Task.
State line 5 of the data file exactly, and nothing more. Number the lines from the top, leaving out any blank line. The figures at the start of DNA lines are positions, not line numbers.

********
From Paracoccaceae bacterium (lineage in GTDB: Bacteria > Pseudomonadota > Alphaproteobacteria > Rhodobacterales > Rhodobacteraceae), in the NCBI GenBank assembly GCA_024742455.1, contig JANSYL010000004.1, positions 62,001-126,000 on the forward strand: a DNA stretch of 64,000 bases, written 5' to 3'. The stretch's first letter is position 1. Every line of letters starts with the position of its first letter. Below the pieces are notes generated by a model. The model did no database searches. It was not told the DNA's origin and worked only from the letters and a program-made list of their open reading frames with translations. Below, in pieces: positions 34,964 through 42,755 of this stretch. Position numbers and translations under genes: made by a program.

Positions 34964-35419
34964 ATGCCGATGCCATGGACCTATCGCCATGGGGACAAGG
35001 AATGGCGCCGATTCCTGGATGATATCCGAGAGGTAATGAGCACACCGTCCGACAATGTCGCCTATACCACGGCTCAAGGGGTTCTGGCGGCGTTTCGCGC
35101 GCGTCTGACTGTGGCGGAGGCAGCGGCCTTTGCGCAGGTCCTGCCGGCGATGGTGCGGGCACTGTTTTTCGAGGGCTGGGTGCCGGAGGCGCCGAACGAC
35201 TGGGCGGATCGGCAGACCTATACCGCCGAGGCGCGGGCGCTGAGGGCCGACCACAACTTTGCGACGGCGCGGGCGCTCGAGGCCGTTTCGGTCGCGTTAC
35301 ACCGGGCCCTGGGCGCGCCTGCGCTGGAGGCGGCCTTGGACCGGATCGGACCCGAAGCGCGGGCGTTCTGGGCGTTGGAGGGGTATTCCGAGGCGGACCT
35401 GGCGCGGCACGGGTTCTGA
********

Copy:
35101 GCGTCTGACTGTGGCGGAGGCAGCGGCCTTTGCGCAGGTCCTGCCGGCGATGGTGCGGGCACTGTTTTTCGAGGGCTGGGTGCCGGAGGCGCCGAACGAC